Originally created 06/11/02

Red Wings shut out Hurricanes

RALEIGH, N.C. -- Dominik Hasek is one victory away from no longer being the best goaltender in NHL history without a Stanley Cup championship.

Hasek, acquired for the sole purpose of leading the NHL's oldest and most talented team to a championship, put on a spectacular show for his record sixth shutout of the playoffs to lead the Detroit Red Wings to a 3-0 victory over the Carolina Hurricanes in Game 4 of the Stanley Cup finals Monday night.

The Red Wings opened a 3-1 lead in the best-of-seven series and can win their third Stanley Cup in six years by winning Game 5 on home ice Thursday night at Joe Louis Arena, where they last won the cup in 1997. They won in 1998 by finishing a four-game sweep in Washington.

For the second straight game, the Red Wings' biggest goals came from Brett Hull and Igor Larionov, the seemingly ageless stars who combined for all three scores in Detroit's momentum-shifting, three-overtime 3-2 victory in Game 3 on Saturday night.

"We've been slow starting in some of the series. It usually takes us a couple of games to get going," said Brendan Shanahan, who got only his second goal in 11 games to finish the scoring. "But it seems as the series goes on, individually and collectively, we seem to get stronger and stronger."

Hull, 37, got the game's first goal with a shot off the post in the second period. Larionov - at 41 the oldest player in the NHL - won the third-longest game in finals history in the third overtime Saturday and made it 2-0 in Game 4 by scoring early in the third period - his third goal in two games.

"The break we got was scoring the first goal," Red Wings coach Scotty Bowman said. "The first goal in a game like this is big. ... But we've been in this position before (one game away from winning the cup), and we've got to stay away from all the hoopla.

"I feel we have enough experienced guys who have been in this position and can help the ones who haven't been in this position."

Of course, maybe Hull owes Hasek a Cup, and is paying him back with his two big goals. Hull's Dallas Stars denied Hasek's Buffalo Sabres the cup by winning the finals in 1999 on Hull's disputed goal in the third overtime of Game 6 in Buffalo.

The way Hasek was playing, though, one goal would have been enough. Arguably the best goalie in NHL history without a Stanley Cup ring, the 37-year-old Hasek did it all in his best game of the finals, often wandering far from the net to stop shots and begin up-ice rushes while making 17 saves in his first shutout of the series.

Hasek even started the rush that led to Hull's goal by leaving the net to make an up-the-ice feed. He also extended his scoreless streak in the series to 127 minutes, 13 seconds, one that began in the third period of Game 3.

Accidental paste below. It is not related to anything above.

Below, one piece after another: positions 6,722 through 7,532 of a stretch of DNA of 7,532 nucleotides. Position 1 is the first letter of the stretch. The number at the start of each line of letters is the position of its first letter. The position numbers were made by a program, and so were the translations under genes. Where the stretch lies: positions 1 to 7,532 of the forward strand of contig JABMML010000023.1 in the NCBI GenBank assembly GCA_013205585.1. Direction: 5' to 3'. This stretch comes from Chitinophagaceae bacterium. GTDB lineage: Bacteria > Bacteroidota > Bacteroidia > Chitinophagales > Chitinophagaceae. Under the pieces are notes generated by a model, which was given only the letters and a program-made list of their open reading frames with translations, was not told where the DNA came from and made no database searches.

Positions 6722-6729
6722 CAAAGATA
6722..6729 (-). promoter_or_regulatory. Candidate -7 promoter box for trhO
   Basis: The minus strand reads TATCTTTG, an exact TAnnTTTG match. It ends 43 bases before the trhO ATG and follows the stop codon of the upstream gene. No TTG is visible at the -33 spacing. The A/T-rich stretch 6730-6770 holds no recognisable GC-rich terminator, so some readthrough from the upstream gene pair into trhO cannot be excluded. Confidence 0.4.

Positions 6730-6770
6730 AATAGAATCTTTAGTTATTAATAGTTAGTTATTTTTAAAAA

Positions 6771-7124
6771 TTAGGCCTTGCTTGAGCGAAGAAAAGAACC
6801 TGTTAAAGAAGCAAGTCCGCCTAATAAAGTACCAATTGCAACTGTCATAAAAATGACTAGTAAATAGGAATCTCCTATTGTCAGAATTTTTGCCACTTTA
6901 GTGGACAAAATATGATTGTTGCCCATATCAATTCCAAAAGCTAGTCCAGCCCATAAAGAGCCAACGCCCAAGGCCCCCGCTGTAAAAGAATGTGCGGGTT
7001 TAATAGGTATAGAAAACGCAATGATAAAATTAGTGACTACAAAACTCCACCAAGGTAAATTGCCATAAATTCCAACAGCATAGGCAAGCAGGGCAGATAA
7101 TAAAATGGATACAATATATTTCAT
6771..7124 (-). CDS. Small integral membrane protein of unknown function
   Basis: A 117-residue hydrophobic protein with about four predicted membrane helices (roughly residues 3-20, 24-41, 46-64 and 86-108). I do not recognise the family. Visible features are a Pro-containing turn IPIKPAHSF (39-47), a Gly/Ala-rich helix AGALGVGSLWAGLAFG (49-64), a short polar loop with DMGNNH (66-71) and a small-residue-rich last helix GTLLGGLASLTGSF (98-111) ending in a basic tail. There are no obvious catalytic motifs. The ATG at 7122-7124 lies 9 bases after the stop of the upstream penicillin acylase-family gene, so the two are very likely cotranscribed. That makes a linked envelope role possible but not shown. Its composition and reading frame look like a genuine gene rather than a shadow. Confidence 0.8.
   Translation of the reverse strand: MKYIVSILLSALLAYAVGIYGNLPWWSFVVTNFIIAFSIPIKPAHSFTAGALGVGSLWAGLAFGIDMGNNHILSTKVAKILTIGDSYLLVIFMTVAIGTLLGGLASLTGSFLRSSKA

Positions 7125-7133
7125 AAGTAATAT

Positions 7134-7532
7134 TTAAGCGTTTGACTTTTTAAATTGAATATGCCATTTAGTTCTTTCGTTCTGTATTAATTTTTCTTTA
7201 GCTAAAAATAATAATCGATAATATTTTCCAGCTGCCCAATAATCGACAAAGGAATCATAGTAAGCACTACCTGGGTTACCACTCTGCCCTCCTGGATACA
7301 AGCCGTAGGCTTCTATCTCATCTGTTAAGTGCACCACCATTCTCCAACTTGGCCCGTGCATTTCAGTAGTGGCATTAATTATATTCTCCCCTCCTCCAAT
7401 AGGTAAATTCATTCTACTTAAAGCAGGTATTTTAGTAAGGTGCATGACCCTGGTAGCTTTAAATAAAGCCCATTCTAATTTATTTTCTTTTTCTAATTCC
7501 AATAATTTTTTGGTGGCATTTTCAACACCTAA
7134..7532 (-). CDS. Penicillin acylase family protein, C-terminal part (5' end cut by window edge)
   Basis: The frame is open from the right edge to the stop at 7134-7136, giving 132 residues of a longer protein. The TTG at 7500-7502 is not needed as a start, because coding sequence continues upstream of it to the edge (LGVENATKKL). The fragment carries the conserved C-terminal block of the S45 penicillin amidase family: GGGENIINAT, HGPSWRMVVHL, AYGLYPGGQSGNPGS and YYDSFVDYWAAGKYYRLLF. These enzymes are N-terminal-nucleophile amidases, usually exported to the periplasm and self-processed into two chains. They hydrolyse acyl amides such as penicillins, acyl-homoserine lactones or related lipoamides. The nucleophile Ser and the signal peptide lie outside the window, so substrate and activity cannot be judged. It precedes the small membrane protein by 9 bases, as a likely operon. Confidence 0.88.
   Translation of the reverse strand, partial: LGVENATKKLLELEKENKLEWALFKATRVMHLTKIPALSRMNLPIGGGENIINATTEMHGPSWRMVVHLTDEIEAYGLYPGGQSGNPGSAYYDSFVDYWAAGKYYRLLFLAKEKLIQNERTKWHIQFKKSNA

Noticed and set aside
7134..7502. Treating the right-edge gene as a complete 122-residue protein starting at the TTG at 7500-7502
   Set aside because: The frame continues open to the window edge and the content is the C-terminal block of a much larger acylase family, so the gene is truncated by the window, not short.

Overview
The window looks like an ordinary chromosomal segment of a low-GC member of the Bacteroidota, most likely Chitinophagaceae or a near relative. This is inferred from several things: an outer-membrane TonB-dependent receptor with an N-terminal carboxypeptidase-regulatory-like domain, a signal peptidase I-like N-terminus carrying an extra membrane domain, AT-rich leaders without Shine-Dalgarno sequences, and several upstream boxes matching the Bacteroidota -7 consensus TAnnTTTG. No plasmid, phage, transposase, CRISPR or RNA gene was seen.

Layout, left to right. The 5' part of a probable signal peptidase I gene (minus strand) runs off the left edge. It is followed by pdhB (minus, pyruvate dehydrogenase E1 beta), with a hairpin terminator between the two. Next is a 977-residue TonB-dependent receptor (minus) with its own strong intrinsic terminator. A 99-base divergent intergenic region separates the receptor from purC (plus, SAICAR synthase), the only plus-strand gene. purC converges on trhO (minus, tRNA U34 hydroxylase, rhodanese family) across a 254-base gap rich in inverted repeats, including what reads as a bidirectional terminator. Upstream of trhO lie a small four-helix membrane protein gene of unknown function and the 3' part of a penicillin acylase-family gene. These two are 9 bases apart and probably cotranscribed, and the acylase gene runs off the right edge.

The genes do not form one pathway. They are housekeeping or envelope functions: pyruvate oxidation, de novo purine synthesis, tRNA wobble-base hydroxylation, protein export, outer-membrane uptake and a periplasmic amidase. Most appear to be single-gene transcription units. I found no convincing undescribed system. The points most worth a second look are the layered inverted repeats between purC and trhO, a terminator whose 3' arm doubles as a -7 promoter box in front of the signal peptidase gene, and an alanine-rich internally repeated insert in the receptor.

Hasek's most brilliant play was a save-or-else stop on Erik Cole to keep the game scoreless late in the first period.

Cole, who is scoreless in 10 games, got loose by skating around defenseman Chris Chelios, only to be surprised when Hasek became his own defenseman by coming out to the top of the right circle to poke the puck away.

With both teams showing some fatigue from Saturday night, Hull opened the scoring.

Working a 3-on-2 break started by Hasek's breakout pass, Hull skated down the left wing and took Boyd Devereaux's cross-ice pass to one-time a shot off the left goal post and into the net before goalie Arturs Irbe could react at 6:32.

Irbe played well, stopping 24 shots, but he almost needed to be perfect to match Hasek.

Hull's league-leading 10th goal of the playoffs came on the Red Wings' first shot of the period and made him the fourth player in the NHL history with 100 career playoff goals. Hull now trails Wayne Gretzky (122), Mark Messier (109) and Jari Kurri (106) in career playoff goals.

After scoring, Hull looked up and gave a little wink, as if to say, "Had it all the way."

Carolina has only 13 goals in eight games and six in the first four games of the series. But the Hurricanes had a great opportunity to tie the game on a power play midway through the period.

Bret Hedican's rebound deflected to Jeff O'Neill, who immediately directed it across the crease to Ron Francis before Hasek could react, leaving the right side of the net open.

But Francis' one-timer deflected off the left post and bounced harmlessly into the crease - even though the goal horn momentarily sounded - and a surprised and very much relieved Hasek covered it up.

Francis looked up at the scoreboard and watched the replay, almost not believing that he missed.

The loss was the Hurricanes' fourth in their last five home playoff games, while Detroit improved to 8-2 on road.

Notes: Detroit has allowed only one power-play goal in 35 chances over its last eight games. ... Detroit is 21-4-0-1 against the Eastern Conference this season. ... Hull's game-winning goal was his 23rd in the playoffs, one short of Gretzky's record 24. ... Detroit coach Scotty Bowman won his record 35th career playoff finals game, one more than former Montreal coach Toe Blake. ... Detroit is 11-2 when scoring the first goal and 9-0 when leading after two periods. ... Carolina forward Tommy Westlund left the ice with blood pouring from his mouth during the third period after being whacked in the face by Jiri Fischer's stick, but no penalty was called. ... The only team to overcome a 3-1 deficit in finals was Toronto in 1942, which was down 3-0 and rallied to beat Detroit.


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